'Take politics out of BBC debate'
BBC director-general Tony Hall says in future the debate about the BBC's scale and funding "should be taken out of the political cycle".
His comments come as Culture Secretary John Whittingdale has appointed an expert panel to oversee a root and branch review of the BBC as part of the process for renewing the broadcaster's royal charter.
The broadcaster has agreed to take over responsibility for funding TV licences for over-75s from the Government as part of a deal agreed in the run-up to last week's budget.
Writing in The Observer, Lord Hall said: "As the dust settles after a challenging week of negotiation over funding and debate about the future of the BBC, three things are clear.
"First, the BBC has negotiated a strong financial settlement from the Government that gives us stability and clarity, but we should be in no doubt that the charter process will be tough.
"Second, despite noises to the contrary, the BBC is as independent today as it has ever been. There has been no fundamental change in the relationship between government and corporation. Nor will there be under my watch.
"Third, although the BBC used the pre-budget window of opportunity to reach a fair deal, it is not a process we would have chosen and it is not a process that should be repeated."
He said major efficiency savings will have to be found and difficult decisions taken, adding: "Successive governments have used the licence fee in different ways to fund priorities that are only indirectly connected to BBC output, for example, to support broadband rollout.
"So this is not a new debate and last week did not mark some seismic shift in the relationship between the BBC and the Government. Our independence is precious and will never be negotiated away.
"However, for people to have confidence in the country's most important news organisation, they must know that its journalists will ask the difficult questions without fear or favour.
"So I believe that in future the debate about the BBC's scale and funding should be taken out of the political cycle."
Meanwhile, the appointed advisory group includes former Channel 5 boss Dawn Airey, who has previously called for the licence fee to be cut and for the broadcaster to consider charging for its website, and former Ofcom chairwoman Colette Bowe.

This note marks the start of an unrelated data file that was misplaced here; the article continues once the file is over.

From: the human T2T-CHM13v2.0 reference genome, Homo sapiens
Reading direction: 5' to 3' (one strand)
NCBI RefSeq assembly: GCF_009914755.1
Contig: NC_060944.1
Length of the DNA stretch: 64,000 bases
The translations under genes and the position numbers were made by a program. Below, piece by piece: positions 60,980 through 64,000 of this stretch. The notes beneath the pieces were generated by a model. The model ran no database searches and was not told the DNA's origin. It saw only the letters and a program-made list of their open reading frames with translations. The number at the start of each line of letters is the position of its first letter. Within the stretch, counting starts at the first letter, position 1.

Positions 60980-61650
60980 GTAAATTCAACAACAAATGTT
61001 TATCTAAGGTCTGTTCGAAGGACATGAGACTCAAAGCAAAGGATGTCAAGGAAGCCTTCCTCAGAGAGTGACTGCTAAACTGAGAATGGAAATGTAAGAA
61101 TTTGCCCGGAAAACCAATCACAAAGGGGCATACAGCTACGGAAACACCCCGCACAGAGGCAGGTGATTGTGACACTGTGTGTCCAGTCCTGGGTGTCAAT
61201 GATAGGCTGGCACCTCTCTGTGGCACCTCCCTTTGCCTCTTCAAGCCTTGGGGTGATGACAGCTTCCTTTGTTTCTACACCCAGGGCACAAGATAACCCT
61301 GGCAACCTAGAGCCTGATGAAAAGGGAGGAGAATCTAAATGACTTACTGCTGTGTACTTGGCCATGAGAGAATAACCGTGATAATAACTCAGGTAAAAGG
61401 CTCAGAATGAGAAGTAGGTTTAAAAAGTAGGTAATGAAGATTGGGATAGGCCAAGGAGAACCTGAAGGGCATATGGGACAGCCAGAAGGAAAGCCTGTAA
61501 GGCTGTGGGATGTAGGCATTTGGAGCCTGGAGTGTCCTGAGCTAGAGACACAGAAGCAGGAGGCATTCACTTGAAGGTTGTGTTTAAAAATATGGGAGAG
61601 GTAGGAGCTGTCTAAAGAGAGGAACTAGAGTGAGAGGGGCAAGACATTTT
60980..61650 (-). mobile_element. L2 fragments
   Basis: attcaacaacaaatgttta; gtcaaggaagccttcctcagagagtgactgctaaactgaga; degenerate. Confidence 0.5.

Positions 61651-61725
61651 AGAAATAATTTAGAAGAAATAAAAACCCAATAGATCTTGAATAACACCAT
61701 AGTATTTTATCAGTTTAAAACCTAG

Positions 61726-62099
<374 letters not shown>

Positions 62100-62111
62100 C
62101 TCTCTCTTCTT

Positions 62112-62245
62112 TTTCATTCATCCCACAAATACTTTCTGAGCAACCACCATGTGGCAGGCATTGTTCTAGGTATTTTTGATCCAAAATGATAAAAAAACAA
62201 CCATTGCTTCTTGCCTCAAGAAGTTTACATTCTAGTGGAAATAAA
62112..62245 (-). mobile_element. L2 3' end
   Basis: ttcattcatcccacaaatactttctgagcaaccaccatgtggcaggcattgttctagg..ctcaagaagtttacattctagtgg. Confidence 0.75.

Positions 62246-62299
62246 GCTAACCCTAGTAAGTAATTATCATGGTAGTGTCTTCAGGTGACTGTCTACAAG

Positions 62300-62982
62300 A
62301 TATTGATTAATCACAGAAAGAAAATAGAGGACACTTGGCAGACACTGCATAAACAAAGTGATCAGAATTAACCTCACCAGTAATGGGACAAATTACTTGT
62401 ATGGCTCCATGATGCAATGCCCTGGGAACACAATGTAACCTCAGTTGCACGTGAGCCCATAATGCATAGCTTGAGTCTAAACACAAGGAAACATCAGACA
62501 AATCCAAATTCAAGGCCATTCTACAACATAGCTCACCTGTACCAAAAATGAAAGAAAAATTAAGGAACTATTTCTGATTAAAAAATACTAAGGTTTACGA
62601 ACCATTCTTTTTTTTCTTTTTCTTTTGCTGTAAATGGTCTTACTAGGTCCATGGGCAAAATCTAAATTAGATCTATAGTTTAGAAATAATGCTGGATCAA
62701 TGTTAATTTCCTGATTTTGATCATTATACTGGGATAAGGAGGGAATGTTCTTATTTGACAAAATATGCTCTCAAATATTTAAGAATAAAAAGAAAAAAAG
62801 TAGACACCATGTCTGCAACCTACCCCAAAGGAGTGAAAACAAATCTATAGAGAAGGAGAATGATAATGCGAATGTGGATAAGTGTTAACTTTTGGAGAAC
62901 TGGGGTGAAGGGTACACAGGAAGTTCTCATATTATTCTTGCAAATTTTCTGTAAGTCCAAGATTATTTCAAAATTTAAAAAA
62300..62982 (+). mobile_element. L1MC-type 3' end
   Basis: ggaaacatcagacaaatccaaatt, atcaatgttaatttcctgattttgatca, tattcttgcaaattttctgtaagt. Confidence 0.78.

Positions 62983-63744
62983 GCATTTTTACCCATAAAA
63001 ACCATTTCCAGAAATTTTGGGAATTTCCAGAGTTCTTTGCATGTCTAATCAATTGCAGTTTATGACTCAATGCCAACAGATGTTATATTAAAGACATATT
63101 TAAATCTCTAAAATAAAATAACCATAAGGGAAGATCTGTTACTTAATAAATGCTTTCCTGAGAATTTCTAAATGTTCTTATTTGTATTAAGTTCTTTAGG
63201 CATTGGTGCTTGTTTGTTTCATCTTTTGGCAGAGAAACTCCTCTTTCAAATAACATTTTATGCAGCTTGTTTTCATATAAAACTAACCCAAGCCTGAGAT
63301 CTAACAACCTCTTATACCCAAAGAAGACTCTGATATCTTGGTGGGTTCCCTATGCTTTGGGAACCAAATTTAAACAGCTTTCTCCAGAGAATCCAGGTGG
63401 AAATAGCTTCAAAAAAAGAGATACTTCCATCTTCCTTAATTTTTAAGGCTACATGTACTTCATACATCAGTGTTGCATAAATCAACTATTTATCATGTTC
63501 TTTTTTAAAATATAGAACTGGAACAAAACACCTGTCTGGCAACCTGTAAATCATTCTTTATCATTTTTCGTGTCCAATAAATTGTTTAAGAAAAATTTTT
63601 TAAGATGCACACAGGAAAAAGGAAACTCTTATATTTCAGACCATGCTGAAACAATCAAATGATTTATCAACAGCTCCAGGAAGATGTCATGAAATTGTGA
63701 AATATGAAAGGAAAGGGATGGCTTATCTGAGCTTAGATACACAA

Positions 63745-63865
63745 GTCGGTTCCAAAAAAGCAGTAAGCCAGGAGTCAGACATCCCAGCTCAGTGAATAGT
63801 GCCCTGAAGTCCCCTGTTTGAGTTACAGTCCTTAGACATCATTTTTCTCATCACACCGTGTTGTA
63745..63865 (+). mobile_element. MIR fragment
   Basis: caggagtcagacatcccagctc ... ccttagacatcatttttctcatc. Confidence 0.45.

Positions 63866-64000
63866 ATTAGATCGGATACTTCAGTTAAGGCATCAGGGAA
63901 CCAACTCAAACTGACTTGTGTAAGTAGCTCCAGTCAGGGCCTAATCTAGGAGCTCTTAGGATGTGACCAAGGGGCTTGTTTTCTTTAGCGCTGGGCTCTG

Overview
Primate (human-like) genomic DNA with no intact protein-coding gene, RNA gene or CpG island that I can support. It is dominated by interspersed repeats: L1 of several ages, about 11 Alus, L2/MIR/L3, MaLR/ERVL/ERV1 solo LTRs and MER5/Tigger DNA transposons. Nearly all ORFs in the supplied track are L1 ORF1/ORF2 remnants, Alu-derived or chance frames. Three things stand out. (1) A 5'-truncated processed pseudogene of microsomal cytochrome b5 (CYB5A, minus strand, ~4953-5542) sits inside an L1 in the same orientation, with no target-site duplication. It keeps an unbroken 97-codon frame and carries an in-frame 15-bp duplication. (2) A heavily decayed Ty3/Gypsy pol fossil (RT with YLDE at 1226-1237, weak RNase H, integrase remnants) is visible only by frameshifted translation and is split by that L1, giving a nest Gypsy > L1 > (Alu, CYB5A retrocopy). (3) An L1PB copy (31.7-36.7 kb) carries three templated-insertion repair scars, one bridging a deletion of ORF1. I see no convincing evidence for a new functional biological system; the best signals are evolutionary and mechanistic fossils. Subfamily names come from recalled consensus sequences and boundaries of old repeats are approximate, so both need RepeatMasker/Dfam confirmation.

The Sunday Times reported that a Government green paper due to be published this week will ask fundamental questions about the BBC's role, including whether it should stop chasing viewers and provide more public service programmes.
The presence of Ms Bowe on the advisory panel will fuel speculation that the green paper will propose that Ofcom could take over the role of the BBC Trust in overseeing the corporation, although the option of a new regulator is still on the table.
Other members of the panel include: Shazam executive chairman Andrew Fisher, Arts Council England boss Darren Henley, Johnston Press chief executive Ashley Highfield, former Shine Group chief executive Alex Mahon, digital entrepreneur Lopa Patel and journalism professor Stewart Purvis - a former editor-in-chief of ITN.
The Department for Culture, Media and Sport (DCMS) said the panel will provide strategic independent oversight and challenge to the charter review programme and bring to bear their own personal experience and expertise on the policy debates.
Mr Whittingdale said: "Each member of the independent advisory group brings individual skills, experience and expertise.
"Together they will contribute to the oversight of the Government's review of the BBC royal charter. I look forward to working with them on this important issue."
The green paper is reported to open the door to a replacement for the £145.50 licence fee, with various funding models including a household tax or subscription system being considered.
It will also suggest that the BBC website should be scaled back, question whether the corporation's news fulfils its obligation to be impartial, examine whether more of the broadcaster's output should be independently produced and consider the future of BBC Worldwide, the Sunday Times reported.
A DCMS source told the Press Association that "nothing has been decided yet" and "everything is still on the table".
A BBC source said: "Let's see what the Green Paper says, but the BBC doesn't nakedly chase viewers, but we do seek to make the good popular, and the popular good.
"Research has shown that an element of competition drives up quality across the industry. The voice of the public will be key and they will have their own view about the merits of BBC programmes like Strictly and Sherlock.
"In a world where broadcasting is increasingly global, it is important for Britain that we have a strong, vibrant and successful creative sector and the BBC has been a key driver of delivering that.
"A key test for the green paper is whether it enhances or diminishes that status. The BBC is a British global success story. If we get this wrong, in 10 years' time it will no longer be."